The Fragility Study Group is an independent, non-partisan, effort of the Carnegie Endowment for International Peace, the Center for a New American Security and the United States Institute of Peace. The chair report of the study group, U.S. Leadership and the Challenge of State Fragility, was released on September 12. This brief is part of a series authored by scholars from the three institutions that build on the chair report to discuss the implications of fragility on existing U.S. tools, strategic interests and challenges. 

Why Women Matter to International Security

Physicians refer to the “golden hour” as the period after traumatic injury when successful emergency treatment is still possible. The chapeau paper1 for this series, U.S. Leadership and the Problem of State Fragility, defines fragility as the breakdown or absence of a social contract between people and their government. The collapse of social and political order in response to natural disasters, population displacements, violence, and/or war, however, can paradoxically provide opportunities for societal change. The need to reimagine and rebuild ruptured institutions can create openings for renegotiating gender roles and establishing the basis of an inclusive and more stable society. Unless gender equality receives high level and dedicated support during this “golden hour,” long-standing patterns of inequality are likely to be reestablished.2 As noted by an expert on security studies, “Promotion of gender equality goes far beyond the issue of social justice and has important consequences for international security.”3 

The golden hour for gender is not after the peace treaties have been signed. The social contract on gender equality must be conceived before the crisis has ended, and then written into the new constitution, implemented in the reconfigured institutions, and prioritized in newly developed education textbooks.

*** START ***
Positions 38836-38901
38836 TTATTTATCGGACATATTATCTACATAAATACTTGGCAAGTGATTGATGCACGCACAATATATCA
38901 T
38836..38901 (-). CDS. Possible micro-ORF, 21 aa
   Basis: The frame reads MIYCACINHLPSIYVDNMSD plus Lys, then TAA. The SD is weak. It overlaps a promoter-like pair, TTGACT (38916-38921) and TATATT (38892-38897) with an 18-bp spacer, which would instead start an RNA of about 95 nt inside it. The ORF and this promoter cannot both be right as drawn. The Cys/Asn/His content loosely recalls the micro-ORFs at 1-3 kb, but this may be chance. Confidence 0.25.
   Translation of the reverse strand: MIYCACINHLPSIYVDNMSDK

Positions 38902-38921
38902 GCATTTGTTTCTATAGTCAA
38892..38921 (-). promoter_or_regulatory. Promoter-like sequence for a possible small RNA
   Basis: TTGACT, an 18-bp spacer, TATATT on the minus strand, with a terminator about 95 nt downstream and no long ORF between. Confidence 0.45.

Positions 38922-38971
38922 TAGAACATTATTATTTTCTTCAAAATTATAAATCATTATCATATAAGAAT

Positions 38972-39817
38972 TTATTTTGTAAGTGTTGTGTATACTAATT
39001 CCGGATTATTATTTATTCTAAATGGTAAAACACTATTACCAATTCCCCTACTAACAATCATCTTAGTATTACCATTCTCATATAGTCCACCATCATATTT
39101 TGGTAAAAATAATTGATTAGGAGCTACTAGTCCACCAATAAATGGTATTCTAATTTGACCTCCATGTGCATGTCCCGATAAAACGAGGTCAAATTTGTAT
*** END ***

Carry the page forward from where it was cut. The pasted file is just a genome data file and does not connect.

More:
Across the board, women as a demographic group make up nearly half of the human population. They are among the most excluded and unequal in fragile societies—economically, politically, and socially—this has large repercussions for continued fragility.4 According to the World Bank,5 progress on gender-related issues in fragile states appears to be stagnating or losing ground altogether. 

Gender inequality slows economic growth. A recent McKinsey report estimates that narrowing the economic gender gap could increase the global GDP by $12 trillion.6 There are additional economic payoffs for reducing inequality as well—agricultural output and food security increase when women gain access to productive resources, and improved health and reduced economic costs result when sexual and gender-based violence is reduced.7 Gender inequality and poverty go together: Of those living in severe poverty, 43 percent live in fragile states10 and the majority of those are women, youth, and children. 

Cross-country comparisons demonstrate a strong correspondence between the physical security of women and the peacefulness of states.8 Countries where women’s civil liberties are restricted tend to be less stable politically. By contrast, women’s participation in peace processes have been linked to more successful rebuilding of institutions and legal frameworks.9 

A new approach to fragility must take into account that gender inequality has far-reaching economic and political ramifications. As the next U.S. administration formulates its approach to fragility, it must therefore abandon the gender-neutral assumptions that since peace benefits everyone, gender inequality can wait. 

Nora Dudwick is a gender and social inclusion specialist and Kathleen Kuehnast the senior gender advisor at the U.S. Institute of Peace.

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